Chain of Craters Road, Big Island (Island of Hawaii)
Living up to its name, Chain of Craters Road, within Hawaii Volcanoes National Park, hopscotches from one geothermal wonder to another, from volcanic sea cliffs and its namesake craters to a natural bridge by the sea. Though the route runs for just 30 km, it’s best to take your time on the drive. Put aside at least a half day, as you’ll want to make several stops along the way to take in the cinder fields and areas where liquid hot lava has covered the road, leaving black rock in its wake. You can sometimes even catch a glimpse of the lava flow from Kilauea, but if not, head to the parking lot of the Jaggar Museum at sundown to spot the reflected glow from a nearby lake of lava.
Holo Holo Koloa Scenic Byway and Kokee Road, Kauai
Running a little more than 30 km on Kauai’s sun-soaked south shore, the Holo Holo Koloa Scenic Byway has dozens of worthy stops, including the National Tropical Botanical Garden and Old Koloa Town, whose plantation-style buildings have been preserved in a still-charming main street lined with shops. Just beyond the Holo Holo Koloa Scenic Byway, about 35 minutes from the Poipu resort area, Kokee Road (part of State Route 550) provides several surreal opportunities to pull off at overlooks and take in the multi-hued colours of Waimea Canyon. Formed over millions of years, Waimea’s deep reds, greens and even blues cut a path across more than 22 km of Kauai and are known as the Grand Canyon of the Pacific.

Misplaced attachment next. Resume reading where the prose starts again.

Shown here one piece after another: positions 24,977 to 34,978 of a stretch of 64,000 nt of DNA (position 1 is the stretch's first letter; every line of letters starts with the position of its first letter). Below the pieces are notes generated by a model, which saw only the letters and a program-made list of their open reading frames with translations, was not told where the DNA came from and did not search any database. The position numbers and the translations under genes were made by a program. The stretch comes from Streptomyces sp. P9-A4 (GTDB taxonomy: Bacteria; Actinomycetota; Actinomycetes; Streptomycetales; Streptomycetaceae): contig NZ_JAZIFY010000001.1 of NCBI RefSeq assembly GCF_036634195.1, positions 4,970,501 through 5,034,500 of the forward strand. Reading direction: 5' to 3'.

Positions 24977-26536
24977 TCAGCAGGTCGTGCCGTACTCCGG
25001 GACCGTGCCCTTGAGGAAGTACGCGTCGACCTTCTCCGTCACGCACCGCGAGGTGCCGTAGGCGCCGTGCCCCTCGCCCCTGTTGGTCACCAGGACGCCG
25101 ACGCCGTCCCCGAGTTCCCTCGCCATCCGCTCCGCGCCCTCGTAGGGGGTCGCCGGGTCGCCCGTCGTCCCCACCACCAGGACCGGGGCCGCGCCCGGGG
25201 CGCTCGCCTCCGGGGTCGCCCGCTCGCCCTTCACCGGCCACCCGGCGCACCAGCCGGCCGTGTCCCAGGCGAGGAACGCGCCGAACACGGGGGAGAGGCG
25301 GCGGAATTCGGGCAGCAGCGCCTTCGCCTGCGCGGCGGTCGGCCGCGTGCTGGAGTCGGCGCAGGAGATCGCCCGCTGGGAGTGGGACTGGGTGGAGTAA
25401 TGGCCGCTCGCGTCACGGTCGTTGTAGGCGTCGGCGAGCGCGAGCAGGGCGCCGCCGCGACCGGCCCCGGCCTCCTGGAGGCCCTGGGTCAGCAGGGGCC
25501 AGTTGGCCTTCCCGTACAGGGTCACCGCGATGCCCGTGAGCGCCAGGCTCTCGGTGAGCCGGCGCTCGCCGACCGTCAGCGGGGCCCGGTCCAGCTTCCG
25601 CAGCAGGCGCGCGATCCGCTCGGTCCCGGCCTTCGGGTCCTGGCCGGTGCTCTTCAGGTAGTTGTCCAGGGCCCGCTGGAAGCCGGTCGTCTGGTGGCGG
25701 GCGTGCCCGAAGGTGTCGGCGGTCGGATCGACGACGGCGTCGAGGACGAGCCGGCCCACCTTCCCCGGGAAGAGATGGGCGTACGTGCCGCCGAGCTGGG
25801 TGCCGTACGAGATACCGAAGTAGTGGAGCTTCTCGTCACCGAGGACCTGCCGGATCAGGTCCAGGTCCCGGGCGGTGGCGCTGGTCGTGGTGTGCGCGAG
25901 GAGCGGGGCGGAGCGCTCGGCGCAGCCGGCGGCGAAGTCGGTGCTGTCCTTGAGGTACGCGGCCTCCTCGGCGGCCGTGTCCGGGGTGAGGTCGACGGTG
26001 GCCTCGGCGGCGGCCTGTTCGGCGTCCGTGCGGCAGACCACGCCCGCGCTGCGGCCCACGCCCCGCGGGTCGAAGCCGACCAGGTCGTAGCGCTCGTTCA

North Shore, Oahu
An hour’s trek from the flash of Waikiki, Oahu’s North Shore remains wild, lined with (often empty) natural beaches, amazing surf at Sunset Beach and the Banzai Pipeline, and friendly neighbourhoods where signs along Kamehameha Highway exhort passersby to “keep the country country”—a subtle message that residents intend to maintain the quiet charms of this side of the island. Be sure to stop at legendary Giovanni’s Shrimp Truck, as well as Kualoa Ranch, where a number of blockbuster movies, including Jurassic Park, have been filmed. Tucked away down a short path along the highway, Kawela Bay has also been captured on film; it served as a stand-in for Panem’s battleground in The Hunger Games: Catching Fire.